As if by evolving, cultural necessity, "Invasion of the Body Snatchers" keeps returning. Its potent new morph is "The Invasion," from a director whose previous film horror was Adolf Hitler ("Downfall").
Nicole Kidman portrays a psychiatrist who is also a desperately protective mother in "The Invasion," which co-stars Daniel Craig. Oliver Hirschbiegel joins the creeper caravan so chillingly begun in a small town by Don Siegel in 1956. Next came a succulent, San Franciscan update in 1978 from Phil Kaufman and a tasty Southern treatment by Abel Ferrara (1993's "Body Snatchers"). No doubt, brainy pods using iPods will merge them all together.
|'THE INVASION' - Nicole Kidman portrays a psychiatrist and a desperately protective mother in the thriller 'The Invasion,' which co-stars Daniel Craig. CNS Photo courtesy of Warner Bros. Pictures. |
4 STARS - Excellent.
3 STARS - Worthy.
2 STARS - Mixed.
1 STAR - Poor.
0 - Forget It (a dog.)
"The Invasion" is one of the best chillers ever made. It has little suspense foreplay but plunges right in and is packed with startling moments. Instead of pods for transition, people seem to suddenly just become robotized aliens. One of the space shuttles fell in broken pieces, scattering a viral contagion over much of the Earth.
Pandemic infections include the movie's one brazenly visceral touch: Aliens spew internal juices by mouth onto victims. They must then fall asleep to morph into emotionless beings who never blink, talk with rote precision and have all the charm of bacteria.
The movie is rich in microscope shots and sci-talk like "endospores" and "conjugate vaccines," because only scientists at the militarized emergency lab can really address the crisis beyond fear. But the heroine, Carol (Nicole Kidman), is a Washington psychiatrist with a piercing mind, rivaled in smarts by her aspiring boyfriend, Dr. Driscoll (Daniel Craig).
For an action-pump thriller that almost never slows down, "The Invasion" is remarkably pitched to adult interest. Though relentless, it doesn't fall into pulp-grind thrills like "The Bourne Ultimatum." Its core appeal, though, is as primal as a D.W. Griffith film: Carol is a mother desperate to save her child (Jackson Bond) from the omnipresent creeps.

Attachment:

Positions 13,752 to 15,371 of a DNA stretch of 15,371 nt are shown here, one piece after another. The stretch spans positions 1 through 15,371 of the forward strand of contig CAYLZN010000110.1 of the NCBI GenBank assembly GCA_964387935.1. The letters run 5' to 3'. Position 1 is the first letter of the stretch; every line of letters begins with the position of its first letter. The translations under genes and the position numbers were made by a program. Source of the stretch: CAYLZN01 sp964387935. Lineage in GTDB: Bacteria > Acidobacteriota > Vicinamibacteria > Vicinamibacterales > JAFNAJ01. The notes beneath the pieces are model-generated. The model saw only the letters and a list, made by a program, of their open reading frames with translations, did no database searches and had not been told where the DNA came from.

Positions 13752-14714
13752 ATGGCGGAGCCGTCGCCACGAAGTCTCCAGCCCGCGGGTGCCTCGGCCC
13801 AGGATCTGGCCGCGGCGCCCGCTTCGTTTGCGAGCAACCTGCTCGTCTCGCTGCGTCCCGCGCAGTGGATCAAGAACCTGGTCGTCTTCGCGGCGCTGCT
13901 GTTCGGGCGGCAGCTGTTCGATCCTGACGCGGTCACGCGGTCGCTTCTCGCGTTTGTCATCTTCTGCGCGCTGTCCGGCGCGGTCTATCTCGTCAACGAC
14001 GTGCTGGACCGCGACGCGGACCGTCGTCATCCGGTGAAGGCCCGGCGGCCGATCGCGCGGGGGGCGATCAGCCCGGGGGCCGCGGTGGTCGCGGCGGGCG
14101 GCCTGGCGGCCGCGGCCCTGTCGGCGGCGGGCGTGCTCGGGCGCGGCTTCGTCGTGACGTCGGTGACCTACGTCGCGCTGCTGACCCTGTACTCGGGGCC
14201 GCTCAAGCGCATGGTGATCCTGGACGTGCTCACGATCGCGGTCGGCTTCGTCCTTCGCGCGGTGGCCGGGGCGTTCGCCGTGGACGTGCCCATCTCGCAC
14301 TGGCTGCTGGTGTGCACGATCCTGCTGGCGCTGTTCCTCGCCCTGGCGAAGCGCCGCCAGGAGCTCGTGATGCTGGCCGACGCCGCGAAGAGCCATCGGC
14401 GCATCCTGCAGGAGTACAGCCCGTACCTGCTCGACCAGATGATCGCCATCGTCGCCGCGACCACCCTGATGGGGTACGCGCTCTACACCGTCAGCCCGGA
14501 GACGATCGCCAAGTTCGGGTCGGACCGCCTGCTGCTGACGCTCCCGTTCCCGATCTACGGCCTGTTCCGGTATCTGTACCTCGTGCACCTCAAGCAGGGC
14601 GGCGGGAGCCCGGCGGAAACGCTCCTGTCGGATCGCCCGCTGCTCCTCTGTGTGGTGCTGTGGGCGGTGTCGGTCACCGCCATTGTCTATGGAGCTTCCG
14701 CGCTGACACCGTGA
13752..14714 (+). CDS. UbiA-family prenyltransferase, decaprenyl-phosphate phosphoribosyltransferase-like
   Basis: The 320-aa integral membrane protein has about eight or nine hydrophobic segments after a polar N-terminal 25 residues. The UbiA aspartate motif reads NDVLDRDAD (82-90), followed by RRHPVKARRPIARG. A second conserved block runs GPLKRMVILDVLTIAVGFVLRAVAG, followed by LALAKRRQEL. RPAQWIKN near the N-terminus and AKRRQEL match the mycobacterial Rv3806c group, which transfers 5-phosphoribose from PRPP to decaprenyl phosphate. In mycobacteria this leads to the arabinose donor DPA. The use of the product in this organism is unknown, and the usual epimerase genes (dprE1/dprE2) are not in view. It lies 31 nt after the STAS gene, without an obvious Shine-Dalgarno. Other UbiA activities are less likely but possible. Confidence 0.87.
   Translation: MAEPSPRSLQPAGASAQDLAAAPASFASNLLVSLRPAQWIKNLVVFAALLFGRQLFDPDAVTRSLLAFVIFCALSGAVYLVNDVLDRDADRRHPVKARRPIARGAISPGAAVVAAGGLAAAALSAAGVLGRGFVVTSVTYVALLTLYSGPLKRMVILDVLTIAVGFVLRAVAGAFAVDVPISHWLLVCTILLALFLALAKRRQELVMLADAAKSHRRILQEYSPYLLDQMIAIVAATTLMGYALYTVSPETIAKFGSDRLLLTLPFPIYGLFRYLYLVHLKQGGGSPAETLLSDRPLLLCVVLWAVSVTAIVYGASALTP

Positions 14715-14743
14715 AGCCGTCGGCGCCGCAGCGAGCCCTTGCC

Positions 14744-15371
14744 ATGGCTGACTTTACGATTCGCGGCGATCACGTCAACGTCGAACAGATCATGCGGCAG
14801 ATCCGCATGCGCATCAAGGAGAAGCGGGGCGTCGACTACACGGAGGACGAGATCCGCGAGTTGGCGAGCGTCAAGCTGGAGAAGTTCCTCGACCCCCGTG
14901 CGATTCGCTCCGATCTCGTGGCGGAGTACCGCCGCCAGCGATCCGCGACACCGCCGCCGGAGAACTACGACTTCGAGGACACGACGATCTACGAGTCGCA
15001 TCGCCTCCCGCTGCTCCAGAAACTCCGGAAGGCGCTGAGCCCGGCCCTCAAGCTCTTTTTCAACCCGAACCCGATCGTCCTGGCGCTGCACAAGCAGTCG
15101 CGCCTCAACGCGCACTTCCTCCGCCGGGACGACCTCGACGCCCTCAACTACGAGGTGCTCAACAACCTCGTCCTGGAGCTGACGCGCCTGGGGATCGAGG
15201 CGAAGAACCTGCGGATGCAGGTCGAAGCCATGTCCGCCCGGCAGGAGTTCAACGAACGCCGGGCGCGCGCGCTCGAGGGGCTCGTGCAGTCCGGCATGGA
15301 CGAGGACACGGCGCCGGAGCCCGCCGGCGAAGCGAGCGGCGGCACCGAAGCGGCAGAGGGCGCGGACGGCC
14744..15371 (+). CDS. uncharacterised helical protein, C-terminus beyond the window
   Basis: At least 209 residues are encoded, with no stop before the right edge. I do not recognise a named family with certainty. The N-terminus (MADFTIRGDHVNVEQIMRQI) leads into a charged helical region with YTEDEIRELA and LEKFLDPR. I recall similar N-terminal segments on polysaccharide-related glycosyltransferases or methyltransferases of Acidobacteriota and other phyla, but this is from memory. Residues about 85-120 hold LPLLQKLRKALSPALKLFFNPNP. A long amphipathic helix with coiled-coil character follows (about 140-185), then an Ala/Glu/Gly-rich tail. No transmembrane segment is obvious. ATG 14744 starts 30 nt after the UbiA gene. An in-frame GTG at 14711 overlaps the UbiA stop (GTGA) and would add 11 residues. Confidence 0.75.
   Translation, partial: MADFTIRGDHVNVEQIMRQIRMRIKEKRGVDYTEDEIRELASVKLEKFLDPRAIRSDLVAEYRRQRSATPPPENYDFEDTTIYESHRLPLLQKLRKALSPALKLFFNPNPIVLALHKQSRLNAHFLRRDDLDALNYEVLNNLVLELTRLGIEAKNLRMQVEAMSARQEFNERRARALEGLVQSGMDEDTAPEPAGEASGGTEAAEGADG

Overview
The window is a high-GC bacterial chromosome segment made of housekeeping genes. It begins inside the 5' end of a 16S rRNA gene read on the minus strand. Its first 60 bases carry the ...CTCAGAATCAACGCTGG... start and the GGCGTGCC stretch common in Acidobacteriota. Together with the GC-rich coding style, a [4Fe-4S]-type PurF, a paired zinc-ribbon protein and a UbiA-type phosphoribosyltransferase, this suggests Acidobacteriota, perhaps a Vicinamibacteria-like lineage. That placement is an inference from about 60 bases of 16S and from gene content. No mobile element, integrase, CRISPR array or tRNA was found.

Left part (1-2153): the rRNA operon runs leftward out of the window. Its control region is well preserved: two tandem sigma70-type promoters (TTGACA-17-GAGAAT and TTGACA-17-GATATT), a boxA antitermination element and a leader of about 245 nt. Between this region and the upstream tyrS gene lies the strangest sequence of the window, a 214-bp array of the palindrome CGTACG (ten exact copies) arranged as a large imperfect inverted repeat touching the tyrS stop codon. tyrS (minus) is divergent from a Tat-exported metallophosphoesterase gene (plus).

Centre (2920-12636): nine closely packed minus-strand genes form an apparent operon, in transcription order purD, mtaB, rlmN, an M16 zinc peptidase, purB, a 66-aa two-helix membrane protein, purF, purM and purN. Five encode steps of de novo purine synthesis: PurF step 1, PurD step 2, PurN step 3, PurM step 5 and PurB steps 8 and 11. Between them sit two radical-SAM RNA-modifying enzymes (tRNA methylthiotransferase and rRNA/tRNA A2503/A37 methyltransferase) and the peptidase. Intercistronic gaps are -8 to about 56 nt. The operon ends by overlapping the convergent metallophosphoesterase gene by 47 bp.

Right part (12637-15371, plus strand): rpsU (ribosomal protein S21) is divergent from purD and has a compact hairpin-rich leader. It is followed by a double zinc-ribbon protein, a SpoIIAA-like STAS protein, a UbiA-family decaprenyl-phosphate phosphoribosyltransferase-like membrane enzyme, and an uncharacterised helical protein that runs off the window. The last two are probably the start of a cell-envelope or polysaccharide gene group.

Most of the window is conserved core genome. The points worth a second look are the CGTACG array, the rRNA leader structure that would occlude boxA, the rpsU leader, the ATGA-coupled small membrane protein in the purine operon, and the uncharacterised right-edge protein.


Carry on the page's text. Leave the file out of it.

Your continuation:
Past "Snatcher" classics were ensemble gems, though Ferrara tried to pivot his '93 version on a girl. But while Gabrielle Anwar was fine, she wasn't a star powerhouse like Kidman, whose tall, pale beauty gives "The Invasion" a quicksilver heart. She's both commanding and vulnerable, a vision on the move but also a tired, scared woman trying not to fall asleep.
Her zeal to save her son gives the movie a drive beyond adrenaline kicks. Hirschbiegel, superb editors and Rainer Klausmann's cold-crisp images don't deny us those - like the car chase in which Carol's vehicle is crusted with aliens like nasty ticks on a dog - but it is emotive propulsion that motivates the suspense.
Sly touches abound. Aliens begin to forge a world of peace, but it's a dead world inside. George W. Bush and Kim Jong-Il, as peace-minded aliens, flick past like a sick joke. And here with the famed warning ("They're coming!") is Veronica Cartwright from the '78 film, in which Kevin McCarthy of the '56 film had a small reprise.
In letting a Russian ambassador speak as sinister prophet, Dave Kajganich's script invokes the Cold War fevers of 1956. But the mad global fevers of 2007 feel far more rampant, and "The Invasion" is an alarm bell that might keep you awake at night.
A Warner Bros. release. Director: Oliver Hirschbiegel. Writer: Dave Kajganich. Cast: Nicole Kidman, Daniel Craig, Jeremy Northam, Jeffrey Wright, Veronica Cartwright. Running time: 1 hour, 30 minutes. Rated R. 4 stars.